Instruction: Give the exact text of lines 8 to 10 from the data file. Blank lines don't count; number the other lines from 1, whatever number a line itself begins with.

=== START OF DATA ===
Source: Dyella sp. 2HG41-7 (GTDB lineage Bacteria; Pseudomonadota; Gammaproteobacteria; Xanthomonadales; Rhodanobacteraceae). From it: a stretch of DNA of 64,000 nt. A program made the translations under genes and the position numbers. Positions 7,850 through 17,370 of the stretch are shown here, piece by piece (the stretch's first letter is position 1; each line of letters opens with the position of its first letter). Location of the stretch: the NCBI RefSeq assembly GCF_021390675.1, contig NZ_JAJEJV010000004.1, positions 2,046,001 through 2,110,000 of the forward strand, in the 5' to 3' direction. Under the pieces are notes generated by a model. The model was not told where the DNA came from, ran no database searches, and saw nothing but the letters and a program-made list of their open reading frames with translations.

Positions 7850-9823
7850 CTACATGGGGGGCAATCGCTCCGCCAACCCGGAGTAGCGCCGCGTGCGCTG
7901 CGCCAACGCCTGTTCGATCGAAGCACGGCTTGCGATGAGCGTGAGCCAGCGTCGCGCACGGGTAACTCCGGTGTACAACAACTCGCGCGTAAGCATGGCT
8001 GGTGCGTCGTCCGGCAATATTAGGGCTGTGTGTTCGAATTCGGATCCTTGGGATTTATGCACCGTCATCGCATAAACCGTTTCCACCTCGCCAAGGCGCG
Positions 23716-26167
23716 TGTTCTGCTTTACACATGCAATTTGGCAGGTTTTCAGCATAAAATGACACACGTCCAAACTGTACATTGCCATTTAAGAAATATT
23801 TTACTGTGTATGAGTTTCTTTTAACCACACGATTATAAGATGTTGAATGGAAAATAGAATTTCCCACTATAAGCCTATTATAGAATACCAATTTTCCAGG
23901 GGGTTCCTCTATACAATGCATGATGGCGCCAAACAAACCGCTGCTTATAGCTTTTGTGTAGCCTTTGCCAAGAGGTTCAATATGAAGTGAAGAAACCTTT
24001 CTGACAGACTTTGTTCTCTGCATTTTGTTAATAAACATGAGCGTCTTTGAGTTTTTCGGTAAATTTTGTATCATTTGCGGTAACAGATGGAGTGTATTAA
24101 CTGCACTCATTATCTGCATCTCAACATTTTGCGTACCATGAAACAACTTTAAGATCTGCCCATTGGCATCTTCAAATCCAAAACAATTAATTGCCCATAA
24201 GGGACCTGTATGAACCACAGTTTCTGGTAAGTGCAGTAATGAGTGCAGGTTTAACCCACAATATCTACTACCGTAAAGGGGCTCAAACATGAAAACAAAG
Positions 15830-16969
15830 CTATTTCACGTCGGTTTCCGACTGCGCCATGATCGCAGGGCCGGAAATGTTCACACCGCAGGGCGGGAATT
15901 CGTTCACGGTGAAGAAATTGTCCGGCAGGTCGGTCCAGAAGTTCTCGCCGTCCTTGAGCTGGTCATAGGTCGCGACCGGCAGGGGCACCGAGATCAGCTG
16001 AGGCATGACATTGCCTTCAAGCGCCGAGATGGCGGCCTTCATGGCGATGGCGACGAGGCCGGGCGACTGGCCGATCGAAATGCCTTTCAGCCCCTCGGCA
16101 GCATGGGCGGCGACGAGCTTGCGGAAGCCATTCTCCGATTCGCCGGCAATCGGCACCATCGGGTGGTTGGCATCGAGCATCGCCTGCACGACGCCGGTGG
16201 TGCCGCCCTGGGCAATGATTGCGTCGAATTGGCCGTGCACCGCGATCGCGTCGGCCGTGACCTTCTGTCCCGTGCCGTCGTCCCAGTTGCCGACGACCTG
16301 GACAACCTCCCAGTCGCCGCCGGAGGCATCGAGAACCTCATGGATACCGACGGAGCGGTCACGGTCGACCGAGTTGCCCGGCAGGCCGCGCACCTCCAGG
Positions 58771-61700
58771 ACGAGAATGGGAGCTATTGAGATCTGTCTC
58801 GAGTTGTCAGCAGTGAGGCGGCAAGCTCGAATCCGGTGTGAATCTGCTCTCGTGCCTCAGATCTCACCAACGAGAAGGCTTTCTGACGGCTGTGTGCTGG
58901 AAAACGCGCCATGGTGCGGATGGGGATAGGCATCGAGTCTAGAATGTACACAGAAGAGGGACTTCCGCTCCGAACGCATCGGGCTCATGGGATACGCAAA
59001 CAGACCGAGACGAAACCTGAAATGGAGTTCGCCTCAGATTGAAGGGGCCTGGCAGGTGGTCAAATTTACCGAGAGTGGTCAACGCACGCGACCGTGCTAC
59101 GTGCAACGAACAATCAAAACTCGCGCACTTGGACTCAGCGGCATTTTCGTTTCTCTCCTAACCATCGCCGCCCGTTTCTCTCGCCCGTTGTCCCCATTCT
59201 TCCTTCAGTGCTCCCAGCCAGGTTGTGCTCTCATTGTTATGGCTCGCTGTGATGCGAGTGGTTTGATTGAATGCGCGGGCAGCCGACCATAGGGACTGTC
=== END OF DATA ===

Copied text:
23801 TTACTGTGTATGAGTTTCTTTTAACCACACGATTATAAGATGTTGAATGGAAAATAGAATTTCCCACTATAAGCCTATTATAGAATACCAATTTTCCAGG
23901 GGGTTCCTCTATACAATGCATGATGGCGCCAAACAAACCGCTGCTTATAGCTTTTGTGTAGCCTTTGCCAAGAGGTTCAATATGAAGTGAAGAAACCTTT
24001 CTGACAGACTTTGTTCTCTGCATTTTGTTAATAAACATGAGCGTCTTTGAGTTTTTCGGTAAATTTTGTATCATTTGCGGTAACAGATGGAGTGTATTAA